(CNN) - Republican presidential candidate Mitt Romney suggested Friday that the audience pay closer attention to what he says, rather than what he wears when he takes to the debate stage next week.
"I know that in debates there's always interest in the theatrics if you will and the one-liners, the jokes, and who wore what color tie and so forth," he said.
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But blue or red, striped or solid, Romney said he is "looking forward to the debates" and hopes the audience will tune in with a critical ear.
"I think that despite all of the interest in those types of matters that the American people will listen carefully to the conversation that's held over three debates and the forth, with the vice presidential debate, and they'll decide who can help their family, who will be able to get our economy going in the way it could be going," he said, expressing his hope that "they'll make their decision based on what they believe is in the best interest of the country and their own family"
"I expect to be able to describe that in a way people will understand," Romney continued, "and if they do, I'll get elected."
Asked about the importance of the first debate - to be held next Wednesday - the GOP candidate said he "can't tell you how important it'll be" but predicted it would help voters "make a more informed choice."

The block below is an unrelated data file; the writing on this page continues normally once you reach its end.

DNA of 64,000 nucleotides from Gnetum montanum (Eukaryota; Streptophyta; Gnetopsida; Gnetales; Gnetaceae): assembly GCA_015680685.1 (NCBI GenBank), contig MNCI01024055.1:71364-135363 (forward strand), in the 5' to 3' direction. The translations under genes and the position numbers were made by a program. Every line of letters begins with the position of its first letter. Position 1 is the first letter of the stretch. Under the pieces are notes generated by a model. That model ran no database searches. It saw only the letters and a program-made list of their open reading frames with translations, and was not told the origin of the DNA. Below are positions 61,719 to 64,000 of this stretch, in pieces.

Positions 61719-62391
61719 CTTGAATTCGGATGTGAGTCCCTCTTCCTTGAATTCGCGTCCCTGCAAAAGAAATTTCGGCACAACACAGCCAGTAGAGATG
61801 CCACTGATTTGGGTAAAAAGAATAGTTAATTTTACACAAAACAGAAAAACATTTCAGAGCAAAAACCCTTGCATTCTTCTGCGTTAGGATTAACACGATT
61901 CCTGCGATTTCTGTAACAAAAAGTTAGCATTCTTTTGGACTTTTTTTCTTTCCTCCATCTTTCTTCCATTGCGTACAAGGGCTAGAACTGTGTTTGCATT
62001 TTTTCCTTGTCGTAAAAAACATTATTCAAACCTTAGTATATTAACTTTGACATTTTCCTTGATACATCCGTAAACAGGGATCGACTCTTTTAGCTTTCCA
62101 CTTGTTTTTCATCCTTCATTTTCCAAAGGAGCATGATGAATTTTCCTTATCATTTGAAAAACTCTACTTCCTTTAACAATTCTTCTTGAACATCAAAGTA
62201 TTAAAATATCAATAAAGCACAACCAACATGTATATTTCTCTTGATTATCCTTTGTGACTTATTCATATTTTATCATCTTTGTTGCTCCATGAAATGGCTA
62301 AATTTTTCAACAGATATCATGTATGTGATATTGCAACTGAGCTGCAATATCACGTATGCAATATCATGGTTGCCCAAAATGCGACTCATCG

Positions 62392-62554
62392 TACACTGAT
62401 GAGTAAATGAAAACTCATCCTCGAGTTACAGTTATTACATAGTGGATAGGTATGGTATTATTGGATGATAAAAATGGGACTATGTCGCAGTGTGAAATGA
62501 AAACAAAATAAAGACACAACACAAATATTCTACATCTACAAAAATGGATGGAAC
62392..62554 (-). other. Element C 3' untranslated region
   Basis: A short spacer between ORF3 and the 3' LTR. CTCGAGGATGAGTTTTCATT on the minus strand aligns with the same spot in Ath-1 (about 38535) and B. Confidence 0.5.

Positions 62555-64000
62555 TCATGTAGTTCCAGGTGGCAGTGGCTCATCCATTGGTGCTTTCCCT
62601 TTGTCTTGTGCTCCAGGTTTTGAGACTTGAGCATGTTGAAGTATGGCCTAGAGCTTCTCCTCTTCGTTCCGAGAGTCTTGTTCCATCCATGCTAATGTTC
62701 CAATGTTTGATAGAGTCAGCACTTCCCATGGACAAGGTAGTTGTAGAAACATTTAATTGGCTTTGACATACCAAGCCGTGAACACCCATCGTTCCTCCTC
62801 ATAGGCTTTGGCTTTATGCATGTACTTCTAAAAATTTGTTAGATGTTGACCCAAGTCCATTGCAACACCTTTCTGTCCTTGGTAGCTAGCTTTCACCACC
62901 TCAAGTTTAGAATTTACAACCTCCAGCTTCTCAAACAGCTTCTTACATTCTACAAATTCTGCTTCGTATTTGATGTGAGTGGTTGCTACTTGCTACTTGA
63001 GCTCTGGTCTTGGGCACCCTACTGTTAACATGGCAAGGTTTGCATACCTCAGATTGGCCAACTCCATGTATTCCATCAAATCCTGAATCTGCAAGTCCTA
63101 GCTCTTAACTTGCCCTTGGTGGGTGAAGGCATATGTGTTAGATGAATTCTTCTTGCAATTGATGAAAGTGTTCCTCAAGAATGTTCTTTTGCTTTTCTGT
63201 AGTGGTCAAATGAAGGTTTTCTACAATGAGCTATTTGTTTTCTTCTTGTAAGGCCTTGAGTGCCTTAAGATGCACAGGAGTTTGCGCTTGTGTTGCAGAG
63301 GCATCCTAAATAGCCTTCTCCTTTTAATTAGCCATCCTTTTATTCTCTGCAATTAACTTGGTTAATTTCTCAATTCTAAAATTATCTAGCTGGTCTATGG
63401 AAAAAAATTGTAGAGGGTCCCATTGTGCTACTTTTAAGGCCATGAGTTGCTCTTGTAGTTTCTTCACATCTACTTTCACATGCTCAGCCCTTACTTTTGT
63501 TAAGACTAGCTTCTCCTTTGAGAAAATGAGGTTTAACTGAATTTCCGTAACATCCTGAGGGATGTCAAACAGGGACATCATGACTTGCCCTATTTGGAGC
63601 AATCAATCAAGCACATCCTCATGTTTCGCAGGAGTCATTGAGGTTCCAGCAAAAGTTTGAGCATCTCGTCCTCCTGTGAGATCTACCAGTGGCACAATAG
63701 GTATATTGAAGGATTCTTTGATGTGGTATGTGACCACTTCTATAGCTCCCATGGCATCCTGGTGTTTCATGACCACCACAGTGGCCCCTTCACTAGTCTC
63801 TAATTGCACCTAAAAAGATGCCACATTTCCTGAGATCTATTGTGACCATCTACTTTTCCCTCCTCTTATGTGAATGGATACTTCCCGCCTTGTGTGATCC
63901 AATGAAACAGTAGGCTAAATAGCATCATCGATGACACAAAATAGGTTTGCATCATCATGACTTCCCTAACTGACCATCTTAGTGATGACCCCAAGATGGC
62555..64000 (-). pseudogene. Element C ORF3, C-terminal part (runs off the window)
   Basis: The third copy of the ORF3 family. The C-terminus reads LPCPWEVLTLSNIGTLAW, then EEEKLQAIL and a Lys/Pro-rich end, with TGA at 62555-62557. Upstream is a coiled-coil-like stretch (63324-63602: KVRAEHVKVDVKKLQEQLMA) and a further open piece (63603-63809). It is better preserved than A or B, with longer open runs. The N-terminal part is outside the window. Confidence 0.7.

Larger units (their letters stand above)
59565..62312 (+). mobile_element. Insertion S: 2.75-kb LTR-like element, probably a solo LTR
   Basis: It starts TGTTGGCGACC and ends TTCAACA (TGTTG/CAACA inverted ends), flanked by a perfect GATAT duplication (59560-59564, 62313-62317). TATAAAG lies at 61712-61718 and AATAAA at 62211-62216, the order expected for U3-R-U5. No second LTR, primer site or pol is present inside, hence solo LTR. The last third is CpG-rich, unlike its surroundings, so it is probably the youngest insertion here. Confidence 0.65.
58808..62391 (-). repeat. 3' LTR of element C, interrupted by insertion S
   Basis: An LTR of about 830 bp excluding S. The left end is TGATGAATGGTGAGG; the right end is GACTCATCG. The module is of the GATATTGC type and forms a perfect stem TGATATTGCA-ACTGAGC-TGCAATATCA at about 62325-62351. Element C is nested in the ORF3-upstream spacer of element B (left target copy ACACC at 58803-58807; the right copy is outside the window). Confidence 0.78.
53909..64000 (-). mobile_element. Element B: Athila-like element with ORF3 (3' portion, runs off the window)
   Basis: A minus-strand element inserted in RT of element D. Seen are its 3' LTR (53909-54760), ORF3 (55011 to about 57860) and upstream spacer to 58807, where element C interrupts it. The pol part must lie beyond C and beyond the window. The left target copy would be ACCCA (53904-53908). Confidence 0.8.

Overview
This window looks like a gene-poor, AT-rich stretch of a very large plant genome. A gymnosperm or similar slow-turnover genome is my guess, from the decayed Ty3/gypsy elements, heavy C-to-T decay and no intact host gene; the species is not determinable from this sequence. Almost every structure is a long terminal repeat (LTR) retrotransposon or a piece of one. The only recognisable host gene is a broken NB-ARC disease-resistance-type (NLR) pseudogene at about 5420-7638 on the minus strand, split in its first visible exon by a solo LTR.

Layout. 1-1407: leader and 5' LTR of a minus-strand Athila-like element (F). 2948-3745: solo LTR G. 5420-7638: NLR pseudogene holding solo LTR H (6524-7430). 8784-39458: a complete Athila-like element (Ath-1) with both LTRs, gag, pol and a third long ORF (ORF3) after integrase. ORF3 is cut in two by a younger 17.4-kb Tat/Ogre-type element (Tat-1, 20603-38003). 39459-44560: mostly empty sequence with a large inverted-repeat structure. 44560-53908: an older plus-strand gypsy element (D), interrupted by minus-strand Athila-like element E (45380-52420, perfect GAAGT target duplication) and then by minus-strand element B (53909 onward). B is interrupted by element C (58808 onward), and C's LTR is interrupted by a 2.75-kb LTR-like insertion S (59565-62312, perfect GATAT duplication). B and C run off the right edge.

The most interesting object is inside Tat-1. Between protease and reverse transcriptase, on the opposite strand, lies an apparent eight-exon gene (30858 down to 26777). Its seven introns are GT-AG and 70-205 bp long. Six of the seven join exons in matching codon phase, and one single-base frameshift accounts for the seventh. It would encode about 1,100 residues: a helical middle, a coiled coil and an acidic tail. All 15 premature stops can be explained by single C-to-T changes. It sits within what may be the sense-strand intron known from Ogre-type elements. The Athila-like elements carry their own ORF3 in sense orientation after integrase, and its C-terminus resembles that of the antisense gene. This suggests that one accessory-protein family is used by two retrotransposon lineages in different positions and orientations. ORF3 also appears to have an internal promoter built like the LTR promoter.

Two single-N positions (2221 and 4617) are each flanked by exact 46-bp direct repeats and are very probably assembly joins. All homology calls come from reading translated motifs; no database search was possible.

Longtime Romney adviser Beth Myers sought to set expectations for the candidate's debate performance in a campaign memo obtained by CNN on Thursday, writing that the opponent - President Barack Obama - is "widely regarded as one of the most talented political communicators in modern history."
Obama will "use his ample rhetorical gifts and debating experience to one end: attacking Mitt Romney," Myers wrote. "We fully expect a 90-minute attack ad aimed at tearing down his opponent."
Romney also spoke by phone with Israeli Prime Minister Benjamin Netanyahu on Friday after attending a fundraiser and campaign rally in Pennsylvania. Romney told reporters aboard his plane that the two spoke about his assessment of where the red line ought to be drawn and my own views with regards to Iran."
Initially, Romney ignored questions about the debates and his call with Netanyahu, instead passing out beef jerky to the reporters aboard his charter flight.
"Guys. It's just - all we've got here is beef jerky," he joked after a reporter asked him a question about his earlier phone call with the Israeli prime minister. "That's all we've got."
Before turning more serious, a reporter suggested that the GOP candidate might bring some of the beef jerky onstage with him at the first debate in Denver.
Romney laughed. "That's a good idea," he said.
- CNN's Rachel Streitfeld and Peter Hamby contributed to this report